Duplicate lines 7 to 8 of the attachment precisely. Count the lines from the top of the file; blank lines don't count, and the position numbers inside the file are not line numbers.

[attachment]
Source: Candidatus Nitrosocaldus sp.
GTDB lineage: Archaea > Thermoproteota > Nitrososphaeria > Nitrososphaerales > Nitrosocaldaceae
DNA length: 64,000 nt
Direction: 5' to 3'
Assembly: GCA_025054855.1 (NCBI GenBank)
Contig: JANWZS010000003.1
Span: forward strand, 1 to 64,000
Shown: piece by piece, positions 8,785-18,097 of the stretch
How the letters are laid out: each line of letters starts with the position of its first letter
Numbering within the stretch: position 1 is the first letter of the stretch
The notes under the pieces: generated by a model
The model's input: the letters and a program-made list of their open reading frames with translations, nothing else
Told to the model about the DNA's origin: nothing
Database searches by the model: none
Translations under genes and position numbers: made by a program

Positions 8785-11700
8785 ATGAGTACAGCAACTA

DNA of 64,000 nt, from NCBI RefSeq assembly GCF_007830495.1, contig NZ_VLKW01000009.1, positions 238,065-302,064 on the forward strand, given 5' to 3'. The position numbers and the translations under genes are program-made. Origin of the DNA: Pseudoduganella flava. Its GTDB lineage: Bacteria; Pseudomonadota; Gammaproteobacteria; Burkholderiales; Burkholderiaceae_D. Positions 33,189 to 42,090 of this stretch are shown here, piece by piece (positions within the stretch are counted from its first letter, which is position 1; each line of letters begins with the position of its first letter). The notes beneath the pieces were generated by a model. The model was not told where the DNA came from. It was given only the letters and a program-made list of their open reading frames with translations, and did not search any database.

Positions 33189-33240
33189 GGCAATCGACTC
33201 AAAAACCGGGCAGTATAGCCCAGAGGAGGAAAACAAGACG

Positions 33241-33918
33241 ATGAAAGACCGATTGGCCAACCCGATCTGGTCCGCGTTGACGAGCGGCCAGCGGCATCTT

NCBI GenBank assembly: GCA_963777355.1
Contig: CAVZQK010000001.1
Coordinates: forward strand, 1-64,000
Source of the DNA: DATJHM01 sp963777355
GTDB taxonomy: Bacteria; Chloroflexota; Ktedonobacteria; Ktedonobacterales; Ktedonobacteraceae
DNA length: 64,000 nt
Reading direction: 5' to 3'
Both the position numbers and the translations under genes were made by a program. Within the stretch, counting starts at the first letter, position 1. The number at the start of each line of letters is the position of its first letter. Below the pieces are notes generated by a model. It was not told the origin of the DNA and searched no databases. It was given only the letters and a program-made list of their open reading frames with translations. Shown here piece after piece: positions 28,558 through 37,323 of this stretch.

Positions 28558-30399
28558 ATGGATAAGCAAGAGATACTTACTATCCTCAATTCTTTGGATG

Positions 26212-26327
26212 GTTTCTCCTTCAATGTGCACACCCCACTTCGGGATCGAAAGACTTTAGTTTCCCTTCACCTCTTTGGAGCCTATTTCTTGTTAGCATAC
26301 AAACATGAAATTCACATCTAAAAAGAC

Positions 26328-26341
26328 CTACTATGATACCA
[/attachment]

Span: forward strand, 1 to 64,000
Shown: piece by piece, positions 8,785-18,097 of the stretch